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May 11, 2017
Harvey County IndependentMay 11, 2017 Harvey County Independent

Halstead Council Approves Repair, Commits To Community Center

Posted 5/11/2017

By Robb Reeves

HALSTEAD – It appears as though the city of Halstead plans on keeping the church building it bought last year to use as a community center.

The building was part of a lengthy discussion Monday night during a council meeting. On the agenda was approving funds to fix a leak in the building that was once the Presbyterian Church, and that discussion led to what the future of the building might be. The city purchased the building for $1.

Council was asked by city administrator Ethan Reimer to consider a repair to the building’s steps. The steps are allowing water to pass through and leak into the basement. The repair estimate, provided by Mid-Continental Restoration, was for $10,952.

Council member George Torres questioned the city’s long-term plan for the building, fearing pouring money into something that might one day be torn down.

“It would make me nuts to spend this kind of money and then do something else with this building,” Torres said. “We need to know what it will cost. It is unwise to spend $10,000 at this point until we know what we are going to do.”

Council member Sam Farmer said it was a matter of protecting an asset. If water was allowed to continue to pour into the building, repair bills will be much larger, he said.

Torres urged council to visit the site and put together a list of repairs needed so the city would know what it would have to invest into the structure.

“We need to put a dollar amount to all of this,” he said.

Farmer said the first step was to stop the water from coming in. Council member Dennis Travis agreed. “Right now we own the facility and it will take 10,000 to protect our asset,” he said.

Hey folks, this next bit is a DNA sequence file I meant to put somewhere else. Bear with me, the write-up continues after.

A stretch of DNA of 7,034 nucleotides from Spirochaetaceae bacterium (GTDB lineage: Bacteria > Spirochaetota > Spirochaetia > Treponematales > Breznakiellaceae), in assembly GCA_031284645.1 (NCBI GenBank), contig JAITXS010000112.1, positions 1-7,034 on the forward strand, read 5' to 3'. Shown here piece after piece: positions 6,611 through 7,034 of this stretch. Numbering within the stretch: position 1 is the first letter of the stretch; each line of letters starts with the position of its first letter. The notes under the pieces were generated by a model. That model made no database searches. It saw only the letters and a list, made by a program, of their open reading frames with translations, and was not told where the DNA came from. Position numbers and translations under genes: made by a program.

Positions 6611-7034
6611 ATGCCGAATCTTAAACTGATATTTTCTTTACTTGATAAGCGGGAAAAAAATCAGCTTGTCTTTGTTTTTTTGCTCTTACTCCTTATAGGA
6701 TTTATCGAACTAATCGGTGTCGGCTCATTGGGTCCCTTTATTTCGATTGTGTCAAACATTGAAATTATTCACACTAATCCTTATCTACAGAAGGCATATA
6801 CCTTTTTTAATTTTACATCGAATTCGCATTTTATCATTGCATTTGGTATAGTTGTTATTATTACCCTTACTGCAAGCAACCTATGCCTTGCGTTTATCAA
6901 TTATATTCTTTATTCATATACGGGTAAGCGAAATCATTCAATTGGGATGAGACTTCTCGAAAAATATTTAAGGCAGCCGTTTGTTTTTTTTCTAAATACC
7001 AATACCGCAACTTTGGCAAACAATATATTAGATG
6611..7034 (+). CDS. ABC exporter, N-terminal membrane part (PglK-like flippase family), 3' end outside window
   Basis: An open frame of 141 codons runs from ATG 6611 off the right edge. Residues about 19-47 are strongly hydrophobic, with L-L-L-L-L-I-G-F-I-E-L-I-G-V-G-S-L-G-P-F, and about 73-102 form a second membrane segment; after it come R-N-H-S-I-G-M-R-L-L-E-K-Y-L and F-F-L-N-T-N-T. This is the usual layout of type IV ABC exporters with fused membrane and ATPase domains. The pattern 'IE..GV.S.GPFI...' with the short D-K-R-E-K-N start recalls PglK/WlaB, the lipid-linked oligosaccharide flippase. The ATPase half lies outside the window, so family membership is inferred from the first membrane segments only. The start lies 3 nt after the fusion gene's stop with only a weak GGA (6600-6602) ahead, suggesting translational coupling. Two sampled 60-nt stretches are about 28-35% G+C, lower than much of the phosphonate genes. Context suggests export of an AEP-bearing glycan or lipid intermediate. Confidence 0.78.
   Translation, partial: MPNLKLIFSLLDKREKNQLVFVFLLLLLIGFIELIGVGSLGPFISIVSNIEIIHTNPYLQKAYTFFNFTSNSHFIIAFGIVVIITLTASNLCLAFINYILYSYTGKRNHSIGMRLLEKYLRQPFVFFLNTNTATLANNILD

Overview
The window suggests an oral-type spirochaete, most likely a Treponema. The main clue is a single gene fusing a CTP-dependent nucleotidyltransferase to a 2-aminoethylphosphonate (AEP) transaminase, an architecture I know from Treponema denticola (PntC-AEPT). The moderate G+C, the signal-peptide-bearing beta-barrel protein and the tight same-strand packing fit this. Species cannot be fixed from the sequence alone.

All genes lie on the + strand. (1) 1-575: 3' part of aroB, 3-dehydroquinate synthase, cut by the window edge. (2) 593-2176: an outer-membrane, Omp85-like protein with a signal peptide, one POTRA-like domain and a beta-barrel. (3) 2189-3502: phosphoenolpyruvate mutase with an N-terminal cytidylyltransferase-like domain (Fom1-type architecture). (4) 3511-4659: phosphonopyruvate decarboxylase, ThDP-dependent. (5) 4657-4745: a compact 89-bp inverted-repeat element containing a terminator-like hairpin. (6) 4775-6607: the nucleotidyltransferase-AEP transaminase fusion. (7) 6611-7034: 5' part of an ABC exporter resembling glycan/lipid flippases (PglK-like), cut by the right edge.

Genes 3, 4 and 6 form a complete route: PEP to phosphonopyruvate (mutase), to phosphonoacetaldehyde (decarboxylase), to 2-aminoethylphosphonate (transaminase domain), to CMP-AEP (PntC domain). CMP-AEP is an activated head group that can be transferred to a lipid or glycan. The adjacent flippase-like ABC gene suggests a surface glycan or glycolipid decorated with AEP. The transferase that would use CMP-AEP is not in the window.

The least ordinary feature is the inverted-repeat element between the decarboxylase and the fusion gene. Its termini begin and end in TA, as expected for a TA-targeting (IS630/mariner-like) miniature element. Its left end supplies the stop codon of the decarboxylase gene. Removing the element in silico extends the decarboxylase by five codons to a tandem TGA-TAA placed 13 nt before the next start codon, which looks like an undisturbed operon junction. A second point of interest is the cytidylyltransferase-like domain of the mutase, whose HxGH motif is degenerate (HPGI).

After listening for a while, Mayor Bill Ewert weighed in and said demolition of the building shouldn’t be in the plans. He said he had talked to people in town and they want the building renovated.

“I appreciate your comments,” Ewert said. “I can tell you there are people in town, that if that building gets torn down, that have said I will need to leave town.”

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Students Bag Meals For Hunger Relief

Posted 5/11/2017

BURRTON High School’s old gym was the site for a food-packaging event on Wednesday, May 3. This was only one half of the gym in production.BURRTON High School’s old gym was the site for a food-packaging event on Wednesday, May 3. This was only one half of the gym in production.By Pilar Martin

BURRTON – Donned with plastic caps, aprons, and gloves, 200 students and staff from Burrton High School, plus 20 students from Halstead High School, spent the afternoon bagging meals for relief organization Numana.

Tables were set up in the old gym, and each table had a team of workers. Workers had to measure and pour into bags specific amounts of dried pinto beans, soy flour, and rice. Other workers would add a vitamin packet and then heat-seal the bags.